iPhone screenshot of my Meditation Break daily reminders on the Apple Reminders app. All sessions are spaced 2 hours apart with a long sessions to start and end the day as well as x6 microdoses spaced evenly in-between.
For me, the day starts and ends with a long meditation session (usually 20 minutes each) with x6 microdose sessions (usually 5 minutes each) spaced out in-between.
When you’re just starting out with microdosing, keep your sessions super short at just 1-minute.
If or when those 1-minute sessions feel too short, you can up the dose to 3-minutes. When that once again feels too short, try bumping the microdoses up to 5 minutes.
If want the micro-sessions to be guided, I use Headspace's “Everyday Headspace” meditation option since they provide a new one-off meditation audio track each day for you that can either be 3, 5, 10, 15 or 20 minutes in length.
If you’re already a seasoned meditator, feel free to make these sessions unguided using a simple timer. When I do unguided meditation, I like to use this free Meditation Timer app.
I like to use the free version of the Meditation Timer app on my iPhone whenever I do unguided meditation (usually for my Vipassana meditation sessions).
Don’t get frustrated or down on yourself if you miss any of your meditation sessions. Just make sure to take your next dose when your reminder goes off.
In fact, it’s understandable to miss some of your microdoses throughout the day if you're out with friends or get caught up in a productive flow state. In these cases, it's better to continue the task at hand and make up your missed meditation doses in the next session.
The micro-sessions are so short on their own that combining 2 or 3 small doses together into one make-up meditation session is a strategy I often use myself.
But no matter how many sessions you miss, the most important thing is to get as many brief meditation reps in during the day as possible. This will help you stay in the present longer, focus better on your most important task, and bring a new level of creativity to what you’re working on.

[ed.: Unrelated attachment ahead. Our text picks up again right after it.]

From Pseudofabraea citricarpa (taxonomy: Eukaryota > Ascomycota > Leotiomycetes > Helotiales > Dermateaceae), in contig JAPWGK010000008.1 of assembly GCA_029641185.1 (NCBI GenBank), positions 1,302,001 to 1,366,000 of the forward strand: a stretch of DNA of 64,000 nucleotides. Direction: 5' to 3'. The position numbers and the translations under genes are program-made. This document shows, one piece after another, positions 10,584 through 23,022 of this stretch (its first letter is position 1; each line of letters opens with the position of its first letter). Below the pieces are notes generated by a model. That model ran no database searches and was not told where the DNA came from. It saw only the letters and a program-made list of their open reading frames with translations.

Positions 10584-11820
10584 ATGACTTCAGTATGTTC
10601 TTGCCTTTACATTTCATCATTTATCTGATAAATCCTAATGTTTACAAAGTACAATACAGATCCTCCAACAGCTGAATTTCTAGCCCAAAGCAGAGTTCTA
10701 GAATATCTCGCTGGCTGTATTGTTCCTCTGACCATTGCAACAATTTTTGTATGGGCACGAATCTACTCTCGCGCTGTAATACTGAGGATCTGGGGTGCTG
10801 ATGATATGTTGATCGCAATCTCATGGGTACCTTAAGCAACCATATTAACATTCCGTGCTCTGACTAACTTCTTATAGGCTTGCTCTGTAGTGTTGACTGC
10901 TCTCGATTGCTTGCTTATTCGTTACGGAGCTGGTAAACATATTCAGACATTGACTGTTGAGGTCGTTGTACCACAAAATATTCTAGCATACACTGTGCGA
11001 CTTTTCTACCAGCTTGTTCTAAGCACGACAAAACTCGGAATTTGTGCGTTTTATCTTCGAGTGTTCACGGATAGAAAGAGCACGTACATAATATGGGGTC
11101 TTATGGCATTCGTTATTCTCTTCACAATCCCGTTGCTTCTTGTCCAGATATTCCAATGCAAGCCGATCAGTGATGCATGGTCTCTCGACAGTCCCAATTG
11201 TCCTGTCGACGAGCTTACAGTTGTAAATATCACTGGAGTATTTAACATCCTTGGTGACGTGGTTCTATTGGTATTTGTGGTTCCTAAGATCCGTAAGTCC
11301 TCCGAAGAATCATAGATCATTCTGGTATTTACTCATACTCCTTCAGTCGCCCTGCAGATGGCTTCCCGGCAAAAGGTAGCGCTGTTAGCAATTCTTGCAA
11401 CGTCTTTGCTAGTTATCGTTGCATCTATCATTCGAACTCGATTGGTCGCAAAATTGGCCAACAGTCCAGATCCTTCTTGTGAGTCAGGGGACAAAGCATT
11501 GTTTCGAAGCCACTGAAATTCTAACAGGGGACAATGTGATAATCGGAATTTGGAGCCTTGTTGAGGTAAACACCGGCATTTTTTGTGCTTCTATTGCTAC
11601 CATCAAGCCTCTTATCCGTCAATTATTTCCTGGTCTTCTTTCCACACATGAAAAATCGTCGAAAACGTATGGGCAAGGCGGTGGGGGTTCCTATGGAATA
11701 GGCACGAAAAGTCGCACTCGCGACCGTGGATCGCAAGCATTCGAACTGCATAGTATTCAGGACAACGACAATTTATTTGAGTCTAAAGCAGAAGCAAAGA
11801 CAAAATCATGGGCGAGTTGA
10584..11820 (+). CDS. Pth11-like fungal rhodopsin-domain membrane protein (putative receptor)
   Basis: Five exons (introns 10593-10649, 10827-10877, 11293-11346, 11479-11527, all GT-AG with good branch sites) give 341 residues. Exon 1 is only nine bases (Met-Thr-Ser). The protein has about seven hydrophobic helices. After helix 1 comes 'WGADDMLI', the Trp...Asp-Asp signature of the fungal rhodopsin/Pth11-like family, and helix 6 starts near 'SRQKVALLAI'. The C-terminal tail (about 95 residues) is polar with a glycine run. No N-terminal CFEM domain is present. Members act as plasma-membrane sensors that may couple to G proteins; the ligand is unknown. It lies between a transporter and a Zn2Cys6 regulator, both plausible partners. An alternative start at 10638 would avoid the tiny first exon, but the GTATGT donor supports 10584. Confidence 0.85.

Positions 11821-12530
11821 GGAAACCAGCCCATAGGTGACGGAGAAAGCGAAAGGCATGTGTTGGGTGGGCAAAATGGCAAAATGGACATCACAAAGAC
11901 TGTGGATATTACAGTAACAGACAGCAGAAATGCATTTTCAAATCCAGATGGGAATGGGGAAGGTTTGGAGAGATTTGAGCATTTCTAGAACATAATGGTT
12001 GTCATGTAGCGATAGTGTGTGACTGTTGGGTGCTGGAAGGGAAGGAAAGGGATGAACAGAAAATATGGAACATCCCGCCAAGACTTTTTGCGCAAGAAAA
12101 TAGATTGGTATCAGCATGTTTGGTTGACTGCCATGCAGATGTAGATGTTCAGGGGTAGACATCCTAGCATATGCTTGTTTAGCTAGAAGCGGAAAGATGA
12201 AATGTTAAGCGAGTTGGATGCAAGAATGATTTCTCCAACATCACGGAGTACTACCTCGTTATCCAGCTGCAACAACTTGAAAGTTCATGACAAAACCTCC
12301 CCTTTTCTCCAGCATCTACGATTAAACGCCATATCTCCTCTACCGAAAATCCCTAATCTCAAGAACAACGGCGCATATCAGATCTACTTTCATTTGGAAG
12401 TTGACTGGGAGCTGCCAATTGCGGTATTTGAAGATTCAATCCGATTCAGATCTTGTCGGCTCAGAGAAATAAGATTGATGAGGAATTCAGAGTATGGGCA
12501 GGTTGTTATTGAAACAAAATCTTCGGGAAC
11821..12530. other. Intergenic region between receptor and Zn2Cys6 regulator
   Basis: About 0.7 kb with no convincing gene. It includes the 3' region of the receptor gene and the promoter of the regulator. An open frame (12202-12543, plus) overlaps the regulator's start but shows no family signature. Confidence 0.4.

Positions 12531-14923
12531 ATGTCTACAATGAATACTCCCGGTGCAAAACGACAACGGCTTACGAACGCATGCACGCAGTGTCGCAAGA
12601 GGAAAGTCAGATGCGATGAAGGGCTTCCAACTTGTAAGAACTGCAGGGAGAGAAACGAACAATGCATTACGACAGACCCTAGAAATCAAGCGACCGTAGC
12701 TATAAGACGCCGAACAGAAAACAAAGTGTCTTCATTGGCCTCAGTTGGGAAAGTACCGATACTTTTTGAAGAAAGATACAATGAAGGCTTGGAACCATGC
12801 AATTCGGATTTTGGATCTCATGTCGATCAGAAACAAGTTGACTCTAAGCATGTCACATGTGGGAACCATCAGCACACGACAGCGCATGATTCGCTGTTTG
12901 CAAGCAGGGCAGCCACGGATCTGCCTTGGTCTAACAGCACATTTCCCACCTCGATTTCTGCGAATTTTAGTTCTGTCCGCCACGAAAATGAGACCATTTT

Lastly, I think another awesome benefit to microdosing your meditation is that it turns your practice into a mini-habit.
The mini-habit principle (described in detail within Stephen Guise's books "Mini-Habits" and "How To Be an Imperfectionist") is a way to make taking action on the behaviors you want to instill in yourself super easy.
By implementing super short meditation sessions throughout the day, you're more likely to do them. You're also more likely to complete more total meditation time than if your goal was just to complete one, massive meditation session each day.
Again, the key is not to beat yourself up if you miss a few doses here and there. Just pick up where you left off.
Worry more about completing the rest of your daily meditation reps than feeling bad about what you missed.
That’s Mediation Microdosing in a nutshell.
What do you think? Are you ready to give it a try? Have any questions, thoughts or comments about it?
Let me know what your take is on meditation microdosing in the comments below!
Matt's a geologist turned online marketer and digital minimalist. He's a Modern Manimal on a mission to cultivate a high-tech, hunter-gatherer lifestyle within our exceedingly domesticated world. When away from his tech, you can find him studying complex human movement through random play or practices like Aikido, AcroYoga and Barefoot Running.